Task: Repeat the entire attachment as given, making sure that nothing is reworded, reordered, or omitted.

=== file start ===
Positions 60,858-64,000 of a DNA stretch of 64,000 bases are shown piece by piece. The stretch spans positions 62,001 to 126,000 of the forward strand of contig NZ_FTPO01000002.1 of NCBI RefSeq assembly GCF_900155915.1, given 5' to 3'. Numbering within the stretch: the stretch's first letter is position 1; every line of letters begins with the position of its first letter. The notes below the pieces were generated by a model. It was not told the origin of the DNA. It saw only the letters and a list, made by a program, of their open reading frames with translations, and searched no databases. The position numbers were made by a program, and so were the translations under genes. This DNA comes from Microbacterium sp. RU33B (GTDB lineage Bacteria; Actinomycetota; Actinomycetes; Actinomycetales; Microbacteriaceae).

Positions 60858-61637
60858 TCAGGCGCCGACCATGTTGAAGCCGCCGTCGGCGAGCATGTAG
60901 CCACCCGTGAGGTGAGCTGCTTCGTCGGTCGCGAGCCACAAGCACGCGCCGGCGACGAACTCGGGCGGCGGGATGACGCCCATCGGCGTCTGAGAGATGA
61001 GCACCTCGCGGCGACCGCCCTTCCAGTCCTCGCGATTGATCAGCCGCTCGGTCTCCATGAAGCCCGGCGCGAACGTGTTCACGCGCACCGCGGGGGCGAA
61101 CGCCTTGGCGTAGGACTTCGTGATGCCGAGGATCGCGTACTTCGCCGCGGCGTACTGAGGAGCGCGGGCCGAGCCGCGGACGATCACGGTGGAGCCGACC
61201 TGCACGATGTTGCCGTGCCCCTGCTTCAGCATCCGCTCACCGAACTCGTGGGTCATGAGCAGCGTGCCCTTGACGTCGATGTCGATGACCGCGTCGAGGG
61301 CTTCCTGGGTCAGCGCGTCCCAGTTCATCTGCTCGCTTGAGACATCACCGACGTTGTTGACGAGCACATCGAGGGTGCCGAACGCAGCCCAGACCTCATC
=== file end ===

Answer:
Positions 60,858-64,000 of a DNA stretch of 64,000 bases are shown piece by piece. The stretch spans positions 62,001 to 126,000 of the forward strand of contig NZ_FTPO01000002.1 of NCBI RefSeq assembly GCF_900155915.1, given 5' to 3'. Numbering within the stretch: the stretch's first letter is position 1; every line of letters begins with the position of its first letter. The notes below the pieces were generated by a model. It was not told the origin of the DNA. It saw only the letters and a list, made by a program, of their open reading frames with translations, and searched no databases. The position numbers were made by a program, and so were the translations under genes. This DNA comes from Microbacterium sp. RU33B (GTDB lineage Bacteria; Actinomycetota; Actinomycetes; Actinomycetales; Microbacteriaceae).

Positions 60858-61637
60858 TCAGGCGCCGACCATGTTGAAGCCGCCGTCGGCGAGCATGTAG
60901 CCACCCGTGAGGTGAGCTGCTTCGTCGGTCGCGAGCCACAAGCACGCGCCGGCGACGAACTCGGGCGGCGGGATGACGCCCATCGGCGTCTGAGAGATGA
61001 GCACCTCGCGGCGACCGCCCTTCCAGTCCTCGCGATTGATCAGCCGCTCGGTCTCCATGAAGCCCGGCGCGAACGTGTTCACGCGCACCGCGGGGGCGAA
61101 CGCCTTGGCGTAGGACTTCGTGATGCCGAGGATCGCGTACTTCGCCGCGGCGTACTGAGGAGCGCGGGCCGAGCCGCGGACGATCACGGTGGAGCCGACC
61201 TGCACGATGTTGCCGTGCCCCTGCTTCAGCATCCGCTCACCGAACTCGTGGGTCATGAGCAGCGTGCCCTTGACGTCGATGTCGATGACCGCGTCGAGGG
61301 CTTCCTGGGTCAGCGCGTCCCAGTTCATCTGCTCGCTTGAGACATCACCGACGTTGTTGACGAGCACATCGAGGGTGCCGAACGCAGCCCAGACCTCATC